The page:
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  1. Introduction
  2. User Guide

Research Overview

POSSUM (Physics-Oriented Simulated Scanner for Understanding MRI) is a software tool that produces realistic simulated MRI and FMRI images or time series. POSSUM is part of FSL (FMRIB's Software Library). POSSUM has an easy-to-use graphical user interface (GUI) and its component programs can also be run from the command line. POSSUM includes tools for the pulse sequence generation, signal generation, noise addition and image reconstruction.

POSSUM requires a gradient echo pulse sequence, a segmented object with known tissue parameters, and (optionally) a motion sequence. The way the Bloch equations are solved, by tracking and updating the magnetisation vector through time for every object voxel, allows the changes that occur during the acquisition of one TR to be modelled and then carried through to the acquisition of the next TR, making it possible to simulate spin history effects, motion during the readout periods and interactions that these have with Bo inhomogeneities.

The simulator has the capability to turn on or off various subject- and scanner- related effects, which is not possible in real scanning and therefore has a wide range of applications. These applications include the simulation and removal of various artifacts, both in MRI and FMRI. Furthermore, by generating the "ground truth", the FMRI simulator can be used for evaluation and validation of software tools for FMRI analysis methods (e.g. motion correction, registration, statistical analysis of images, etc.).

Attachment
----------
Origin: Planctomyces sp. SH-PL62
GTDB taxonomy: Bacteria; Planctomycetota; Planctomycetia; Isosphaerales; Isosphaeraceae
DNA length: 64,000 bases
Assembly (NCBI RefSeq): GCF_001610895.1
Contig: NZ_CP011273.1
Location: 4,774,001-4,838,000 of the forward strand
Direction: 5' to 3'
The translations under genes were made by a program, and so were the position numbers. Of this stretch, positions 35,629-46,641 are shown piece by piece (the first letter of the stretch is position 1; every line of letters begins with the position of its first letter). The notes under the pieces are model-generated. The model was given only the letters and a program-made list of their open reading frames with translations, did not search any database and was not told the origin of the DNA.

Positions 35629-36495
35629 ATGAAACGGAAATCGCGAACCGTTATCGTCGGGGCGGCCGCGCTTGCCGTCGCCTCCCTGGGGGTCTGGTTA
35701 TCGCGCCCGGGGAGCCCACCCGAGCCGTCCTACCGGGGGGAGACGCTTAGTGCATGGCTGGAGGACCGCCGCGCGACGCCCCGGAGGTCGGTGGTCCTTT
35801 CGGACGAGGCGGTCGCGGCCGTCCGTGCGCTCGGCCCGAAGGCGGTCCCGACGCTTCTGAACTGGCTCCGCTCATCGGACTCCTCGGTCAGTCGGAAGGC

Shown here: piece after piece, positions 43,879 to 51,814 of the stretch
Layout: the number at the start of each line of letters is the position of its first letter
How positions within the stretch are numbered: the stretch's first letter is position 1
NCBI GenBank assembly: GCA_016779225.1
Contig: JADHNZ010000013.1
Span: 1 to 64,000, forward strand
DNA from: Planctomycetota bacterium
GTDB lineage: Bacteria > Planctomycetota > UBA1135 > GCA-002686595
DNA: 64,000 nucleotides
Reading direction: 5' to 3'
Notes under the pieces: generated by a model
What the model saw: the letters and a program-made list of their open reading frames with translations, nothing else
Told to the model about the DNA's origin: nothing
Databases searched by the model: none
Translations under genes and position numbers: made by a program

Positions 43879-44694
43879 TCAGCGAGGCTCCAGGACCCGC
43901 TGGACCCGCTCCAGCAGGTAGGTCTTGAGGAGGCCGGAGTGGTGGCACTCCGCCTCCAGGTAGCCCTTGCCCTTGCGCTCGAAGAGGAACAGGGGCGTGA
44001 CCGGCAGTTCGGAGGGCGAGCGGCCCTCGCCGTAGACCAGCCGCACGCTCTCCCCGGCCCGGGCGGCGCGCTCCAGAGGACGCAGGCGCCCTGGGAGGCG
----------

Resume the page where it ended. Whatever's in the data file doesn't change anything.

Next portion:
If you use POSSUM in your research, please make sure that you reference at least the first of the articles listed below, and ideally the complete list.

  • I Drobnjak, G Pell and M Jenkinson. Simulating the effects of time-varying magnetic fields with a realistic simulated scanner. Magnetic Resonance in Medicine, 28(7), 1014-21, 2010.
  • I Drobnjak, D Gavaghan, E Süli, J Pitt-Francis and M Jenkinson. Development of an FMRI Simulator for Modelling Realistic Rigid-Body Motion Artifacts. Magnetic Resonance in Medicine, 56(2), 364-380, 2006.

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2012-09-05 11:30